What would you do if your child is diagnosed with cancer?

What would you do if your child is diagnosed with cancer?
Tuesday, Jul 17, 2012
The New Paper
By Benita Aw Yeong

Alternative treatments such as detoxification diets and Chinese herbs offer a glimmer of hope for cancer patients who shudder at the thought of chemotherapy.

Chemotherapy, a common form of treatment for various types of cancer, uses various chemicals and medicines to kill cancerous cells.

These chemicals, often given in the form of injections and tablets, cause side effects such as nausea, vomiting and loss of hair.

The fear of such side effects, coupled with anecdotes of failed medical therapies like surgery or radiation, drives patients to explore alternative treatments, says Dr Lim Siew Eng, a senior consultant at National University Cancer Institute's Department of Haematology-Oncology.

Former Apple chief executive officer Steve Jobs, who died of pancreatic cancer last October, refused surgery when a tumour was detected early in his pancreas.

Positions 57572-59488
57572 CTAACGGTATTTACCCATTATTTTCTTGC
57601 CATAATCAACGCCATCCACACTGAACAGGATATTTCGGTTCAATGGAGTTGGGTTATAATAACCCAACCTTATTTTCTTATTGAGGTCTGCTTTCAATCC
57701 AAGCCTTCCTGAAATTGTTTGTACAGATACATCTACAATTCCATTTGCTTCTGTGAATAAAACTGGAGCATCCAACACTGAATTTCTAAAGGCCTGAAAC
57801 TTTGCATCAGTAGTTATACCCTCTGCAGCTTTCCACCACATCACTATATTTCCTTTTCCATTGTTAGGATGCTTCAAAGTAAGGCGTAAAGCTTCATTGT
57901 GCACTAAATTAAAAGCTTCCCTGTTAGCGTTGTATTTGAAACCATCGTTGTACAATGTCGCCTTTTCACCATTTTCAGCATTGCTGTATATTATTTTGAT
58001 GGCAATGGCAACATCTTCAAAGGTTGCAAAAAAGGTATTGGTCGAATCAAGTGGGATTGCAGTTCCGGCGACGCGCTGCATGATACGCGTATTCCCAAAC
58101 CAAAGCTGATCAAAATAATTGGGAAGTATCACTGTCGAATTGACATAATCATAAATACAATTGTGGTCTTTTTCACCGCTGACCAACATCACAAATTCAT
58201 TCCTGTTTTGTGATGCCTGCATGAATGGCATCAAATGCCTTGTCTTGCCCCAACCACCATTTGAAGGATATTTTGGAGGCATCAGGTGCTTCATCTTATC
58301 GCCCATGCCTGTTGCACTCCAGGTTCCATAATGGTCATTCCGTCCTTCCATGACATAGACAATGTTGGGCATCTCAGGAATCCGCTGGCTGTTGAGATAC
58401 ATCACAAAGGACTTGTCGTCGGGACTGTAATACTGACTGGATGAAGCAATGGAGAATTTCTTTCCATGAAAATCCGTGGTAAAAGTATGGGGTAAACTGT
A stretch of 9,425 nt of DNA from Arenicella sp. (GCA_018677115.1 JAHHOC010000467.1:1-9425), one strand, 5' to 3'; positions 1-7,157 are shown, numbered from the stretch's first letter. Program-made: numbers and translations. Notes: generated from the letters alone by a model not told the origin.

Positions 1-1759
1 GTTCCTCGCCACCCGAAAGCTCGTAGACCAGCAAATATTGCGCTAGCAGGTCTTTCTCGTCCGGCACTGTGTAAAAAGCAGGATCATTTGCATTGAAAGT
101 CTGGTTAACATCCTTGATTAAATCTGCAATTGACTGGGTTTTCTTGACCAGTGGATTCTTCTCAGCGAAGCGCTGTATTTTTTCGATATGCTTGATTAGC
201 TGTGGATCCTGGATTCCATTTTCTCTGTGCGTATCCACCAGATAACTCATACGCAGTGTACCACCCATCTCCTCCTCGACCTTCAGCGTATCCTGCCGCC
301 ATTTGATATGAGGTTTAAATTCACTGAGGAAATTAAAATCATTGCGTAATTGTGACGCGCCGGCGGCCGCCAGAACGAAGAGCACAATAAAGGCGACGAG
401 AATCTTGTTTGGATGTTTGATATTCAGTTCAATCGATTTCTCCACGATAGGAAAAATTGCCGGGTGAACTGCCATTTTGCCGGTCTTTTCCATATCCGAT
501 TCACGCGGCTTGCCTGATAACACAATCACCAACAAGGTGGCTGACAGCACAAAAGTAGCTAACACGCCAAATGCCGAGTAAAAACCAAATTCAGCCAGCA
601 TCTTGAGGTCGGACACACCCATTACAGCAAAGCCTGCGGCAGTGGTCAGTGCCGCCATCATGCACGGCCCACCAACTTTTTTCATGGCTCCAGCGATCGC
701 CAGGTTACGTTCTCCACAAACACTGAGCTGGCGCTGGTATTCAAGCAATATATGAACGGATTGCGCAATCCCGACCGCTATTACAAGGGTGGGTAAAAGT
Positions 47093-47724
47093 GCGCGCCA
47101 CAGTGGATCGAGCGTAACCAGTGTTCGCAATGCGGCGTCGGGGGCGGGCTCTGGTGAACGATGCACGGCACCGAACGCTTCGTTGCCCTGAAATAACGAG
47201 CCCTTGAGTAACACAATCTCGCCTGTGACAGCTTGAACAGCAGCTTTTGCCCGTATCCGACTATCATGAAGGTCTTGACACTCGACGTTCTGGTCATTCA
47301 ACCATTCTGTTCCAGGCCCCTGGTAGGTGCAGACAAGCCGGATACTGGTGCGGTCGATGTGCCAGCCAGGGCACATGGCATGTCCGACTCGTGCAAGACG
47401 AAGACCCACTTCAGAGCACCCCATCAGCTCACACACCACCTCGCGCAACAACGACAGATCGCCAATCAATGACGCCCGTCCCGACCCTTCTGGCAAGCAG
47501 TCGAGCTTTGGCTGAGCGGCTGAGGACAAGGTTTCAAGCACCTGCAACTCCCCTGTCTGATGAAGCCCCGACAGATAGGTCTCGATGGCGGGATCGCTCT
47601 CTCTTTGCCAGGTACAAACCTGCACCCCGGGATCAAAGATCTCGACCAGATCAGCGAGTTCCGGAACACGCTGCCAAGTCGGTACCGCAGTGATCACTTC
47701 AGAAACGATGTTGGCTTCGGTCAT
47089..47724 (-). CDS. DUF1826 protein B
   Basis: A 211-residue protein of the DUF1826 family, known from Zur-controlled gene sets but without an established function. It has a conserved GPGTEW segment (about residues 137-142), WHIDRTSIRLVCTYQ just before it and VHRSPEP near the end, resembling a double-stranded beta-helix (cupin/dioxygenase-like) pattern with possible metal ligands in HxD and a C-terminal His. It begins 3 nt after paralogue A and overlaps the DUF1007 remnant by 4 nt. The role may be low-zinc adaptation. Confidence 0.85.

"I really didn't want them to open up my body, so I tried to see if a few other things would work," he told the author of his biography, Mr Walter Isaacson.

Instead, Mr Jobs turned to a strict vegan diet, which consisted of large quantities of fresh carrot and fruit juices, when he was diagnosed in October 2003.

His regimen also included acupuncture, a variety of herbal remedies and occasionally other treatments he found through the Internet or by consulting people, including a psychic.

In July 2004, a scan showed that the tumour had grown and would possibly spread, forcing Mr Jobs to undergo surgery. He would fight the disease for another seven years before succumbing to it.

Other people turn to alternative therapies not in the hope of a cure, but to try to keep the cancer at bay.

After undergoing surgery to remove a cancerous tumour in her colon, 60 year-old Miss Loh, who declined to reveal her full name, found peace of mind by taking Chinese herbs from Bao Zhong Tang TCM Centre at the Singapore General Hospital.

"The doctor said there was a 30 per cent chance of the disease coming back, so I was very worried. I also experienced breathlessness, severe fatigue, and numbness in my limbs, all of which the herbs helped to ease," says the retiree.

This article was first published in The New Paper.



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